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Trust your gut in business: Case Study #2.

October 27, 2013

Finding a publisher isn’t easy. My co-author and I searched long and hard, and then shortly after finding one we realized that their vision for the book was not aligned with ours. Yikes. We’d already hired a publicist, and lined up a well-known celebrity to write the the Foreword. Double yikes. It was difficult parting ways with the publisher, since it had taken a while to find them and we’d be back to square one. Soon after, a prestigious literary agent offered to represent us, and we were thrilled. But to our chagrin, her contract stipulated that if she couldn’t find us a publisher we would use her self-publishing services to self-publish the book. Siren-siren. This definitely felt like the wrong move to me, which I politely explained to her. However, my coauthor felt that working with the agent was truly our best shot, and wanted to sign the contract. I understood her point, and even though I had mixed feelings about it, agreed. At that point the agent changed her mind and revoked the offer.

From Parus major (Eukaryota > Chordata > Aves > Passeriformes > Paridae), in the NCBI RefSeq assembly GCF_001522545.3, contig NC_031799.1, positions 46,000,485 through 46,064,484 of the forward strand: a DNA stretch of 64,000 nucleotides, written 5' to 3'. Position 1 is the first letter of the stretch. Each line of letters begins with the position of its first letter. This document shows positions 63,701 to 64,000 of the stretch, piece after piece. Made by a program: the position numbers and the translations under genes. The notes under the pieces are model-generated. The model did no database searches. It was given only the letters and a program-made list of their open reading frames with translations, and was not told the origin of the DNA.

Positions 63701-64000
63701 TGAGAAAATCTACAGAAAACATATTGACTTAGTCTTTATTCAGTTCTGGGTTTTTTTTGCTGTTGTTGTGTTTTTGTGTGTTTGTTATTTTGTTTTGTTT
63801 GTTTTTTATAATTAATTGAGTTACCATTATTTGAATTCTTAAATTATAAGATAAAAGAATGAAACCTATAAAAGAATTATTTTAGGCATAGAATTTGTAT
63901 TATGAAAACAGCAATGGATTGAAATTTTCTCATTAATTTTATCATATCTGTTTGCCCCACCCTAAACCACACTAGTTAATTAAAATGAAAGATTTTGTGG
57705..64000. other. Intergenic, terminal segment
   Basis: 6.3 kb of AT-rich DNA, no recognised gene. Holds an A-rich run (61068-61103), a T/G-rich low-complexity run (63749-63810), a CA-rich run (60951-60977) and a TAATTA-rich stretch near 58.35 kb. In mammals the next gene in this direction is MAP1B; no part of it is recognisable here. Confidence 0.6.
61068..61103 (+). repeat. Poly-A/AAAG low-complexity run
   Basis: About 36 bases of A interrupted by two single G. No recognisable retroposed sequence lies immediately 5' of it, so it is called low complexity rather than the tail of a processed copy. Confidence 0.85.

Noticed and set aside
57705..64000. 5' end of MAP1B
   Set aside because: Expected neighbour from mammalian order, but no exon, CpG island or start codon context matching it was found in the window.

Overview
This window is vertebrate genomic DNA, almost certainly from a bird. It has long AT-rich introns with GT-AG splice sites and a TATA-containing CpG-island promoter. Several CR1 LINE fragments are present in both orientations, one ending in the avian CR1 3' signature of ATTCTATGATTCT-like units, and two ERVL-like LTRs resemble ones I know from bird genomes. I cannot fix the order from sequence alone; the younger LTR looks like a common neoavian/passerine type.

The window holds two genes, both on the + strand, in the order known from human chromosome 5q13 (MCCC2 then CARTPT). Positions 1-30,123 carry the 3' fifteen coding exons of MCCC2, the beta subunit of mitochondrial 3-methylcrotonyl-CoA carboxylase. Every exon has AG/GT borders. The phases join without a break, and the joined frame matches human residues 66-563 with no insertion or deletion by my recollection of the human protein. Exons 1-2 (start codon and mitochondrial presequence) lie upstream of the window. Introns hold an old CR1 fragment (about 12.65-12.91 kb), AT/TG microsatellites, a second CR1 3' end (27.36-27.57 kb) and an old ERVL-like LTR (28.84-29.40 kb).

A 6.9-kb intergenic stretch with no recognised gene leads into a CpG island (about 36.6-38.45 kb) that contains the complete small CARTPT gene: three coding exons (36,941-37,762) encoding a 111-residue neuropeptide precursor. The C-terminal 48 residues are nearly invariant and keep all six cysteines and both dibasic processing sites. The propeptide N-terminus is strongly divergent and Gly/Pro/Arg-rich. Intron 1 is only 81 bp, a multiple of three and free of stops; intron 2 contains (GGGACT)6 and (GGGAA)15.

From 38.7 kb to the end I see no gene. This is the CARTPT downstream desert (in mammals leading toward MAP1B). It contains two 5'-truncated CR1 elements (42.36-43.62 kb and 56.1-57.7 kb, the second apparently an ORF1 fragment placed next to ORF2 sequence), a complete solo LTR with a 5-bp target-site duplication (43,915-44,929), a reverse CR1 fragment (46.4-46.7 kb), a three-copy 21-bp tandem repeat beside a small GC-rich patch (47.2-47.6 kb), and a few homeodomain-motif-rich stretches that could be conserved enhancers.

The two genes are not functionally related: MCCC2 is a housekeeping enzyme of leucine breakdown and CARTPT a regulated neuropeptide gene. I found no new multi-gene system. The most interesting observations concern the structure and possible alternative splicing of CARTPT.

Man, I was bummed, thinking that I had blown a great opportunity, that had I not disagreed in the first place things would have worked out. I doubted my own judgment, believing that I had ruined our chances of ever finding a good publisher.

But as it turned out, a long month later we received an offer—not from one but from two publishers—that we had approached on our own, and signed a contract with one of them. I was crying then, but laughing now. It’s just another example of how our intuition, and not our emotions, is the best gauge for making the right decisions. More info. about the book itself will be coming soon.


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